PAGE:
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RNA. 2008 Aug;14(8):1516-25. doi: 10.1261/rna.1063708. Epub 2008 Jun 20.

A-to-I RNA editing alters less-conserved residues of highly conserved coding regions: implications for dual functions in evolution.

Author information

  • 1Institute of Biochemistry, College of Life Sciences, Zhejiang University, Hangzhou, Zhejiang, ZJ310058, People's Republic of China.

Abstract

The molecular mechanism and physiological function of recoding by A-to-I RNA editing is well known, but its evolutionary significance remains a mystery. We analyzed the RNA editing of the Kv2 K(+) channel from different insects spanning more than 300 million years of evolution: Drosophila melanogaster, Culex pipiens (Diptera), Pulex irritans (Siphonaptera), Bombyx mori (Lepidoptera), Tribolium castaneum (Coleoptera), Apis mellifera (Hymenoptera), Pediculus humanus (Phthiraptera), and Myzus persicae (Homoptera). RNA editing was detected across all Kv2 orthologs, representing the most highly conserved RNA editing event yet reported in invertebrates. Surprisingly, five of these editing sites were conserved in squid (Mollusca) and were possibly of independent origin, suggesting phylogenetic conservation of editing between mollusks and insects. Based on this result, we predicted and experimentally verified two novel A-to-I editing sites in squid synaptotagmin I transcript. In addition, comparative analysis indicated that RNA editing usually occurred within highly conserved coding regions, but mostly altered less-conserved coding positions of these regions. Moreover, more than half of these edited amino acids are genomically encoded in the orthologs of other species; an example of a conversion model of the nonconservative edited site is addressed. Therefore, these data imply that RNA editing might play dual roles in evolution by extending protein diversity and maintaining phylogenetic conservation.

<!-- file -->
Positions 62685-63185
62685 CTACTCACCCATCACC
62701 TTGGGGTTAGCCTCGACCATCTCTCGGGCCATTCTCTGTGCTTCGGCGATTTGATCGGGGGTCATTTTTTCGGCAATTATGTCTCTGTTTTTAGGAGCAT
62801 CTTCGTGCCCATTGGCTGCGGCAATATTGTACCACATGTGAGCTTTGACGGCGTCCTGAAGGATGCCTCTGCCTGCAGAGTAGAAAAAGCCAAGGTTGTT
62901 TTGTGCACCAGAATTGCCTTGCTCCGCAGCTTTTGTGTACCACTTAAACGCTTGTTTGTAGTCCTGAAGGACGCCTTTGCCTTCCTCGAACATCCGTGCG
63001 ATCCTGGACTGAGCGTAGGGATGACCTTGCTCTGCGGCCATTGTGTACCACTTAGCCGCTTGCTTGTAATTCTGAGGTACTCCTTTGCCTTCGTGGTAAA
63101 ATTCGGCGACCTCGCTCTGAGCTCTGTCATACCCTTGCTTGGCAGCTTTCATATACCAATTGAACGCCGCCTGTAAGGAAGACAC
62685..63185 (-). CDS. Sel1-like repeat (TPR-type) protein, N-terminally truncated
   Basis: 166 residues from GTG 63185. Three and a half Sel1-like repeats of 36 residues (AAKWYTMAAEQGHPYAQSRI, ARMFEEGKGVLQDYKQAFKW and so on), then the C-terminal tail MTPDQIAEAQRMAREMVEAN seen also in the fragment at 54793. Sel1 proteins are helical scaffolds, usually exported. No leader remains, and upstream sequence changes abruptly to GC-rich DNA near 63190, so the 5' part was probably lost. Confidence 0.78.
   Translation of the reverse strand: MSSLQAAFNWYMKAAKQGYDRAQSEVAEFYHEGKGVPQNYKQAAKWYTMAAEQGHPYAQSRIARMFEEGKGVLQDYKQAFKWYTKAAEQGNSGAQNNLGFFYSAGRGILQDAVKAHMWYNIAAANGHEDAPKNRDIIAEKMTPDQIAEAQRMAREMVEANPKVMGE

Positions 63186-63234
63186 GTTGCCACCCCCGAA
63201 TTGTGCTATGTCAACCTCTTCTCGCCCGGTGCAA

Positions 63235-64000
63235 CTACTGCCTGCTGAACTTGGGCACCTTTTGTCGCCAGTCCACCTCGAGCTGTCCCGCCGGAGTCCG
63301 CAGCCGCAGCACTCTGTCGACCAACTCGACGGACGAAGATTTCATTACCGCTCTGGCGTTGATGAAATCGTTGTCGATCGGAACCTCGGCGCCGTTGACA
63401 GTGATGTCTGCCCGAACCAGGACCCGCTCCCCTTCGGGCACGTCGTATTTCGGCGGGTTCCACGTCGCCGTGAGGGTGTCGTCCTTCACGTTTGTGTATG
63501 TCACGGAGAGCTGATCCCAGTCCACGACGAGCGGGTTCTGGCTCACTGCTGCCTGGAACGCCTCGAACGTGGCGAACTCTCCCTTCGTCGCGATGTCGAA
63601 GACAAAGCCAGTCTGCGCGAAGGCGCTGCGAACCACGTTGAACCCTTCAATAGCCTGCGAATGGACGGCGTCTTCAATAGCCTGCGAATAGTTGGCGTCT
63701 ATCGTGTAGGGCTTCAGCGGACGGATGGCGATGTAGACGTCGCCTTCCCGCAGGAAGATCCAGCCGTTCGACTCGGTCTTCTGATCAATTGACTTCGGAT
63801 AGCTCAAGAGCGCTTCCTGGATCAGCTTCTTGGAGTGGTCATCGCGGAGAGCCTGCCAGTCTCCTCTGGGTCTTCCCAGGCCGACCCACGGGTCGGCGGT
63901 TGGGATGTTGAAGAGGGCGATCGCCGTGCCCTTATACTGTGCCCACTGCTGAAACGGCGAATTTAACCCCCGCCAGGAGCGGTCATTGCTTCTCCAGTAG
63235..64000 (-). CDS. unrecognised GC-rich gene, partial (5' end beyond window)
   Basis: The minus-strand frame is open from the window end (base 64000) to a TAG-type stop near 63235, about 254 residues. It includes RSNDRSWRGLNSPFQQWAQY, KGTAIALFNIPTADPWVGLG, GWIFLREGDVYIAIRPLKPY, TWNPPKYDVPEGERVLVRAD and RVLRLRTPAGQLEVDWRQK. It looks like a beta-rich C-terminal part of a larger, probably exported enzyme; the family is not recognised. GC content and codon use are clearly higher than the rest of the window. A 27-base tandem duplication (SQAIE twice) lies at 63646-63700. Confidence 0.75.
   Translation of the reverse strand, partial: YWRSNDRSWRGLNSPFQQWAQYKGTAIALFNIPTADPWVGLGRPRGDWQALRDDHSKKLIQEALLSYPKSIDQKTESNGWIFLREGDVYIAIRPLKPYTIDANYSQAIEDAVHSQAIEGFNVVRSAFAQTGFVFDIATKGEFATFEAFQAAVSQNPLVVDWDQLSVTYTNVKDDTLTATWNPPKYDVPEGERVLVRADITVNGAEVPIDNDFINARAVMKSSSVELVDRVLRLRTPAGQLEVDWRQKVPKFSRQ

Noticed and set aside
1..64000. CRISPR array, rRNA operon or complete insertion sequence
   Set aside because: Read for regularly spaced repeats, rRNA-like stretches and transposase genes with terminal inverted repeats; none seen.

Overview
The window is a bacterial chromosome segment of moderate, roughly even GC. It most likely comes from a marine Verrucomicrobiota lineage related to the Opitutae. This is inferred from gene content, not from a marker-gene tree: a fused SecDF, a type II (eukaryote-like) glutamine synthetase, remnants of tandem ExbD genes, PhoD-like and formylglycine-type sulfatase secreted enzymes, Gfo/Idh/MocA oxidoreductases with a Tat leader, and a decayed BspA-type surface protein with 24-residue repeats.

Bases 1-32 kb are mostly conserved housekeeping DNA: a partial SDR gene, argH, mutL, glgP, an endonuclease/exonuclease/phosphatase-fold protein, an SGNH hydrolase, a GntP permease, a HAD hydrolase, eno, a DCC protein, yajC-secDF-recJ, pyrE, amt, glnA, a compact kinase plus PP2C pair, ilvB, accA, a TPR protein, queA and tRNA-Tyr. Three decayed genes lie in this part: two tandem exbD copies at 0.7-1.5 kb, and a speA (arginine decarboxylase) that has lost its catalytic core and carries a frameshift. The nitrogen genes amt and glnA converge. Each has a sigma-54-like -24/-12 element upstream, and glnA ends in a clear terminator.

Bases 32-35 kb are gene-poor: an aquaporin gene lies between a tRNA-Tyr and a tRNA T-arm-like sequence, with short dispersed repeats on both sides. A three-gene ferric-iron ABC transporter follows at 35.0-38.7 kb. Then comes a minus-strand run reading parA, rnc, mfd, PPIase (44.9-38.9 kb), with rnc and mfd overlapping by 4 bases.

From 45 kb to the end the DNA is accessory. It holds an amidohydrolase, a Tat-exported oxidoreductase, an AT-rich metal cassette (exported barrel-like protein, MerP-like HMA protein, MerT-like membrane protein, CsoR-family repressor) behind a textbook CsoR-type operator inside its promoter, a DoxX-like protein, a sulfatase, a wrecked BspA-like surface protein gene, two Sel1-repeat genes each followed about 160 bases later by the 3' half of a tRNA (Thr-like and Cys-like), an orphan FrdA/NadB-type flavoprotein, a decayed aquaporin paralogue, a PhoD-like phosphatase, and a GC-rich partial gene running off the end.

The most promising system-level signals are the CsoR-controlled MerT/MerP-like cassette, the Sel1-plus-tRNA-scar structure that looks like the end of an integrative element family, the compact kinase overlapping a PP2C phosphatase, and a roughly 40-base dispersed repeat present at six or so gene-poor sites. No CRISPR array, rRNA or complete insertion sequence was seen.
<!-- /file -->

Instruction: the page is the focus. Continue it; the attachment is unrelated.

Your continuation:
PMID:
18567816
[PubMed - indexed for MEDLINE]
PMCID:
PMC2491475
Free PMC Article

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